The -i option tells sed to make a backup before updating file. I can verify using the diff command:
diff /etc/redis/redis.conf /etc/redis/redis.conf.BACKUP
I compared updated file /etc/redis/redis.conf line-by-line with original backup file named /etc/redis/redis.conf.BACKUP:

70c70
< bind 172.0.0.1
---
> bind 172.0.0.2

Step 3 – Shell script to find and replace ALL IP addresses

First, we need to update the grep command as follows to get a list of files:
grep -l -H -R -w '172.0.0.2' /etc/
Outputs:

/etc/keepalived/keepalived.conf
/etc/ufw/user.rules
/etc/systemd/network/.05-eth1.network.linode-last
/etc/systemd/network/.05-eth1.network.linode-orig
/etc/haproxy/haproxy.cfg
/etc/hosts
/etc/redis/sentinel.conf
/etc/nginx/http.d/cyberciti.biz.conf
/etc/mysql/my.cnf

The -l option is most important for mass editing as it will suppress standard output. Instead, grep will print the name of each input file from which output would normally have been printed. The -H options ensure that grep displays each match’s file name. Then I am going to feed this list to sed using a while loop or bash for loop:

#!/bin/bash
set -euxo pipefail
OLD_IP='172.0.0.2'	# old server ip
NEW_IP='172.0.0.1'	# new server ip
DEST_DIR="/etc"		# search dir 
 
# Get file list
INPUT_FILES="$(grep -l -H -R -w ${OLD_IP} $DEST_DIR)"
 
# Ignore following dirs and files 
IGNORE_PATHS=(/etc/systemd/network/ /etc/network/ /etc/networks /etc/keepalived/keepalived.conf)
is_skip=0
 
# main
for f in $INPUT_FILES 
do
	for i in "${IGNORE_PATHS[@]}"
	do
		if [[ $f == *"${i}"* ]]
		then
			is_skip=1
			continue
		fi
	done
	[ $is_skip == 0  ] && sed -i'.BACKUP' "s/${OLD_IP}/${NEW_IP}/g" "$f"
	is_skip=0
done

After running the script, restart those services one by one using the systemctl command. For example:
sudo systemctl restart haproxy.service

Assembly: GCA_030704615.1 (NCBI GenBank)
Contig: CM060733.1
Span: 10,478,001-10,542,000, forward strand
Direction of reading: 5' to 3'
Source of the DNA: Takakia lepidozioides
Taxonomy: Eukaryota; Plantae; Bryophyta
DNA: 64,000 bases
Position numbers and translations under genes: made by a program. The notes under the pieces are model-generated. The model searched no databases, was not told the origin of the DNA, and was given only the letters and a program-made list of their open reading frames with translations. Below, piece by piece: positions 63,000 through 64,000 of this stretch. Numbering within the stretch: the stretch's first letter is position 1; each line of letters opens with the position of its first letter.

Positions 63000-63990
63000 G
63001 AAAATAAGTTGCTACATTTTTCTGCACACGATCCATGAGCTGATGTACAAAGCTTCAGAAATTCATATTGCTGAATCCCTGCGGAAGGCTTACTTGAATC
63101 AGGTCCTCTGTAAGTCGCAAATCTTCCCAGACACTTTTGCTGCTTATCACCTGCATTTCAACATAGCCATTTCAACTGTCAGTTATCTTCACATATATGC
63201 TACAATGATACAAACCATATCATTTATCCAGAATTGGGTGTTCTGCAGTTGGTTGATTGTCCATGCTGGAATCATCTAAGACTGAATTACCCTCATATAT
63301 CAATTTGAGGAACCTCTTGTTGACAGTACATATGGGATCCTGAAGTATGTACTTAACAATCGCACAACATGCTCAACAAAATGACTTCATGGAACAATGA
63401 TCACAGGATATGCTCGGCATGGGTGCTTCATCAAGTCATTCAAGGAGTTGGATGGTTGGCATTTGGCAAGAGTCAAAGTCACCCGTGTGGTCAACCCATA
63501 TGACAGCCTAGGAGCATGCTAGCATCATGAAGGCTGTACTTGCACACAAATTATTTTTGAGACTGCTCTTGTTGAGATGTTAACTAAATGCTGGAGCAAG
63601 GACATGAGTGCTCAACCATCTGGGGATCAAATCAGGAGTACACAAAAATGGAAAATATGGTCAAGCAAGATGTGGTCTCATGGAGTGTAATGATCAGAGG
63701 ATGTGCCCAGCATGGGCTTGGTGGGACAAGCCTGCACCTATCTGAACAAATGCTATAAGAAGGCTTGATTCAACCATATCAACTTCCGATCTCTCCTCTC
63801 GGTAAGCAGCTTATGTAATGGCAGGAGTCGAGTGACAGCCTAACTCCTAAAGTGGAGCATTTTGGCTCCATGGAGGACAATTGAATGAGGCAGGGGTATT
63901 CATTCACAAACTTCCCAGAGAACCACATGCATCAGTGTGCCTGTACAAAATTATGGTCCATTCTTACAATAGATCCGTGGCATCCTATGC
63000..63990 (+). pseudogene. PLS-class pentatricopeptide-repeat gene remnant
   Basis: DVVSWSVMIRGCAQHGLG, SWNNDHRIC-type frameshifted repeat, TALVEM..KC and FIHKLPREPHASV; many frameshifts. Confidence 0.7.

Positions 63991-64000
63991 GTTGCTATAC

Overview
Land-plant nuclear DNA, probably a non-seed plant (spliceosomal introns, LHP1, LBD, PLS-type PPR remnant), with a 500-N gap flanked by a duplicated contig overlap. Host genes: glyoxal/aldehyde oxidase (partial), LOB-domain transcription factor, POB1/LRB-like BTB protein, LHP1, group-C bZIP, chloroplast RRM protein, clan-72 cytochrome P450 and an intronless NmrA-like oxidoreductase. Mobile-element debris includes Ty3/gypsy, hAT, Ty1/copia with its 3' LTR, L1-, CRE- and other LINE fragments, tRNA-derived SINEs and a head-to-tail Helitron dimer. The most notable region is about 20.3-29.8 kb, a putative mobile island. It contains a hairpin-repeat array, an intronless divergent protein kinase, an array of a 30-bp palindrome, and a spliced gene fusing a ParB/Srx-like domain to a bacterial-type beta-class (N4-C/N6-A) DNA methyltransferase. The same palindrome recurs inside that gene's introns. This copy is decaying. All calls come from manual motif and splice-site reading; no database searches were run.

Summing up

For Ansible, you need to edit the script to detect hostname and set correct OLD_IP and NEW_IP for each host. It can be done quickly using Bash array and case statement in the Bash script itself and left as an exercise to readers.

That was an easy and fun thing to do. For multiple servers, we can use Ansible to do our dirty work. The logic remains same or we can use above script:

---
- hosts: mylinodeservers
  tasks:

      - name: Copy IP update script
        ansible.builtin.copy:
          src: ip.updates.sh
          dest: ~/ip.updates.sh
          mode: 0700

      - name: Run ip.update.sh script
        command:~/ip.updates.sh

Update or edit the hosts file:

[mylinodeservers]
linode-01 ansible_user=admin ansible_python_interpreter='/usr/bin/python3'
linode-02 ansible_user=admin ansible_python_interpreter='/usr/bin/python3' 
linode-03 ansible_user=admin ansible_python_interpreter='/usr/bin/python3'

Then run it as follows:

ansible-playbook -i hosts --ask-vault-pass linode.yaml
# get other data from '@linode.data.yml' 
ansible-playbook -i hosts --ask-vault-pass --extra-vars '@linode.data.yml'  linode.yaml

See “How to find and replace text/IP address with Ansible” for other options. Make sure you read bash and other man pages for more information using the man command:
man bash
man sed
man grep